Fish Market, Copenhagen, c. 1924

Oil on canvas 

22 1/8 by 20 1/8 inches (56.1 by 51.1 cm)

Private collection

Copenhagen, originally a Viking fishing village founded in the 10th century, Copenhagen became the capital of Denmark in the early 15th century. Beginning in the 17th century it consolidated its position as a regional centre of power with its institutions, defences and armed forces. More on Copenhagen 

Frank Myers Boggs (* 6. December 1855 in Springfield , Ohio ; † August 8, 1926 in Meudon , Hauts-de-Seine )  was active, and naturalized in France .  He was a painter of urban landscapes, marine. Watercolorist , engraver , draftsman.

Mixing tonalist and impressionist elements, Frank Myers Boggs forged a novel artistic style at the juncture of fin-de-siècle American and European traditions. Born in Ohio, Boggs trained at the École des Beaux-Arts under Jean Léon Gerôme and spent the majority of his life in Paris. There, he accomplished the rare feat of gaining prominence in both the French and American art worlds. By the end of his life, Boggs had essentially transformed himself into a French impressionist: he became a French citizen in 1923 and earned the French Legion of Honor three years later. 

Boggs won a prize from the American Art Association in 1884 and silver medals from the Paris Universal Exposition of 1889 and the Chicago World’s Columbian Exposition of 1893. His paintings are now in the Metropolitan Museum of Art, Brooklyn Museum of Art, and Museum of Fine Arts, Boston, as well as the Réunion des Musées Nationaux of Paris, Luxembourg Museum, and Museum of Nantes in France. More on Frank Myers Boggs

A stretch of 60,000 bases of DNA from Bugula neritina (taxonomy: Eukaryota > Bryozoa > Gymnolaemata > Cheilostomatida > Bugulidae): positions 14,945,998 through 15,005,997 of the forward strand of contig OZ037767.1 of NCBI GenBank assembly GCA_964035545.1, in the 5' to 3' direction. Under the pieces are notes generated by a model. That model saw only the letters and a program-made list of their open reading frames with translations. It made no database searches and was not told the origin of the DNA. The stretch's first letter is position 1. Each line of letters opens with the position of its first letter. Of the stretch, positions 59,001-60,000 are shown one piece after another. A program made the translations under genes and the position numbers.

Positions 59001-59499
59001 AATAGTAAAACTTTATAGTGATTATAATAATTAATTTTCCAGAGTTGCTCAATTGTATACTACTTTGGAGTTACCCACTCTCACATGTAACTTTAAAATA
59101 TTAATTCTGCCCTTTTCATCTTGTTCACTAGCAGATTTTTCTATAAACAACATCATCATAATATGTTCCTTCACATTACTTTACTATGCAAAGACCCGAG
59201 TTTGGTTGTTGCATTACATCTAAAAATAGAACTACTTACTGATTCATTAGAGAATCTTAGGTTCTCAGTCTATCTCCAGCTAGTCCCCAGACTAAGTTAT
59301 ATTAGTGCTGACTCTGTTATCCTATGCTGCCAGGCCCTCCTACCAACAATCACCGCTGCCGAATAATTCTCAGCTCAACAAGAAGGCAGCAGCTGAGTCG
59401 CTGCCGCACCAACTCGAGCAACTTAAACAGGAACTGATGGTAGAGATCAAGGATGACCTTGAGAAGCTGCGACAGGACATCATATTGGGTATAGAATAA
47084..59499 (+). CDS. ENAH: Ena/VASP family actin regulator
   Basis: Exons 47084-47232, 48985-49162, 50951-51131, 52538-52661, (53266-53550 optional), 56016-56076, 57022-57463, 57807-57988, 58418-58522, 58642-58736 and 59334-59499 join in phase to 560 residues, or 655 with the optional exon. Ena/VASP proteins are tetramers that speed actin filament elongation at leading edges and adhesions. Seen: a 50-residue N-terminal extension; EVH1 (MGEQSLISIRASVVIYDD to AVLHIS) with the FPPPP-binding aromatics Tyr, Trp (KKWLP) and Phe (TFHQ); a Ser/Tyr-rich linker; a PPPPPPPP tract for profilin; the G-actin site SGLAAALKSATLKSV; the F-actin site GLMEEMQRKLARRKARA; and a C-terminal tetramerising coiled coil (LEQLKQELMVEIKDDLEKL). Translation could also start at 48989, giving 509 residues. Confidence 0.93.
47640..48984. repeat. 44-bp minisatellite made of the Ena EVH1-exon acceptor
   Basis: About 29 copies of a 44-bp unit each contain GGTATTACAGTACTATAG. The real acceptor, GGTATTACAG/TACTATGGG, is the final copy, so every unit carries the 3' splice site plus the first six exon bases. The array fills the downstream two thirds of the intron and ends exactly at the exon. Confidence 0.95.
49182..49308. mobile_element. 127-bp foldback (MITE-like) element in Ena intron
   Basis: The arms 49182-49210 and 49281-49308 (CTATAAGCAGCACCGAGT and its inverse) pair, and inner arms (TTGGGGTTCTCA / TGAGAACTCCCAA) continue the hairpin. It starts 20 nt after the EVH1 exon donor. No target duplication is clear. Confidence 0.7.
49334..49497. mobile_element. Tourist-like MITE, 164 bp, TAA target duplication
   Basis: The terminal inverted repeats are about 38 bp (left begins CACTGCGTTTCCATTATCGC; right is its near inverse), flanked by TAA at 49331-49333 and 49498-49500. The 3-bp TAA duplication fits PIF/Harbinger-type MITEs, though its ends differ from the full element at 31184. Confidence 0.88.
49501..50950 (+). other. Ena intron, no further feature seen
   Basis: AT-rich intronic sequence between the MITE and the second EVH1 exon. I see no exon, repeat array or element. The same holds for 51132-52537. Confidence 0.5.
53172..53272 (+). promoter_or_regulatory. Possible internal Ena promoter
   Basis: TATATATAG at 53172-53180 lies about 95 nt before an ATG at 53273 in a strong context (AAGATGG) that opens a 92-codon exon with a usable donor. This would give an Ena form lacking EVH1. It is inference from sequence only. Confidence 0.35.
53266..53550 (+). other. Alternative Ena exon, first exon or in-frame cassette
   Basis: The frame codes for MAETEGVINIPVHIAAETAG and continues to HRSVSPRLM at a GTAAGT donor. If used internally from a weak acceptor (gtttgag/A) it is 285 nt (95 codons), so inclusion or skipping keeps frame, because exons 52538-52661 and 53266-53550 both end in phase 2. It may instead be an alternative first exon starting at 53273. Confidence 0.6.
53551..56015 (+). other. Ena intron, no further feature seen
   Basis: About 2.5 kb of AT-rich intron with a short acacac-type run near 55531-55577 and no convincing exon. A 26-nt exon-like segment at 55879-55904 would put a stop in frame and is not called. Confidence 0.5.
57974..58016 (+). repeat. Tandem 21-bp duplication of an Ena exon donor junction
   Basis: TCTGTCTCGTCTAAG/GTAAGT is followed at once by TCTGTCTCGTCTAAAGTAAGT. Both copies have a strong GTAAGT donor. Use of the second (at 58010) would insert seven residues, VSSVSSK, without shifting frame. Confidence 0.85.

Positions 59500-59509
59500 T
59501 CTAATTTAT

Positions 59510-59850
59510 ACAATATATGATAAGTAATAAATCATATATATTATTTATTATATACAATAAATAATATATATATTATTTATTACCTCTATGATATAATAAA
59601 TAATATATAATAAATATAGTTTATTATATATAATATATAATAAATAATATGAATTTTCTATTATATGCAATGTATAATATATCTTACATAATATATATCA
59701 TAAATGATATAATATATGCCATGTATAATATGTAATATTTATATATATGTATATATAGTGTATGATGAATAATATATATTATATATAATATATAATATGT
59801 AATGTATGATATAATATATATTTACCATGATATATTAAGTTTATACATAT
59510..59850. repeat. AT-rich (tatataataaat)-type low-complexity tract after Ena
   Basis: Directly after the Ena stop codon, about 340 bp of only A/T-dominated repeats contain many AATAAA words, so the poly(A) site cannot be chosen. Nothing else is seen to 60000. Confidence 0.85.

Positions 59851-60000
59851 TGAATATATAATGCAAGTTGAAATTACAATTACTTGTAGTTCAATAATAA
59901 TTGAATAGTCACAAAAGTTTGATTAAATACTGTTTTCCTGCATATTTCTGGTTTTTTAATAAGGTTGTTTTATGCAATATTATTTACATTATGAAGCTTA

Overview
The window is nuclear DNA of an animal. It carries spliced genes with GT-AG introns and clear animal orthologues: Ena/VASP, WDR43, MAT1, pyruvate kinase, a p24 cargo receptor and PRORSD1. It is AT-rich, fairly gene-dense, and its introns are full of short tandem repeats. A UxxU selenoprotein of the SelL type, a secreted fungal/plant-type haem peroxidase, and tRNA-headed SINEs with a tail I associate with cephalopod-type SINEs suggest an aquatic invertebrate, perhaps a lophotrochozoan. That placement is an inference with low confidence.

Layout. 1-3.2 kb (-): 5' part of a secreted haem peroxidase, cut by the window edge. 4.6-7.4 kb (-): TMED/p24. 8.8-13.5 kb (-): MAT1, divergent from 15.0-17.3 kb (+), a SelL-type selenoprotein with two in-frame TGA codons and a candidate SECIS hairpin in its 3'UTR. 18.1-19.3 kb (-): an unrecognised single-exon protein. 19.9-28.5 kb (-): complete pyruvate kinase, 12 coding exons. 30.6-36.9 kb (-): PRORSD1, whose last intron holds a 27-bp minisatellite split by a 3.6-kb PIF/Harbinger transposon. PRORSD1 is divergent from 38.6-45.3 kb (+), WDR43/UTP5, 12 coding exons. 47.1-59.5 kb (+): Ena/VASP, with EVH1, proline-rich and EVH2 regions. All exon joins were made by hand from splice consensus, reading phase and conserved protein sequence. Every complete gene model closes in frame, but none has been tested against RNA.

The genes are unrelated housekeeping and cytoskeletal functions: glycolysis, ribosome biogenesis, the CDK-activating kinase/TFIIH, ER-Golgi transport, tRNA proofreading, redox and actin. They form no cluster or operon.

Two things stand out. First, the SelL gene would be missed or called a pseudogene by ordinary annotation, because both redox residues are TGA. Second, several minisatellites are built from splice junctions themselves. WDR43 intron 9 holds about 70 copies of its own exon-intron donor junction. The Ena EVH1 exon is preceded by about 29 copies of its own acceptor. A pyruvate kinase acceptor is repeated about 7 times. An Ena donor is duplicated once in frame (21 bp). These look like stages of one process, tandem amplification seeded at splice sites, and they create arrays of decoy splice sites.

Anders Zorn, 1860 – 1920

Summer Entertainment/ Sommarnoje, c. 1886

Watercolor, paper

76 x 54 cm

Private Collection

Anders Leonard Zorn (18 February 1860 – 22 August 1920) was one of Sweden’s foremost artists. He obtained international success as a painter, sculptor and etcher. From 1875 to 1880 Zorn studied at the Royal Swedish Academy of Arts in Stockholm. Members of Stockholm society approached him with commissions. Zorn traveled extensively to London, Paris, the Balkans, Spain, Italy and the United States, becoming an international success as one of the most acclaimed painters of his era. It was primarily his skill as a portrait painter that gained Zorn international acclaim based principally upon his incisive ability to depict the individual character of his model. At 29, he was made a Chevalier de la Légion d’honneur at the Exposition Universelle 1889 Paris World Fair. More Anders Leonard Zorn

Acknowledgement: Sotheby’s and others

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Author: zaidangallery

I search Art History for Beautiful works that may, or may not, have a secondary or unexpected story to tell. I then write short summaries that grow from my research. Art work is so much more when its secrets are exposed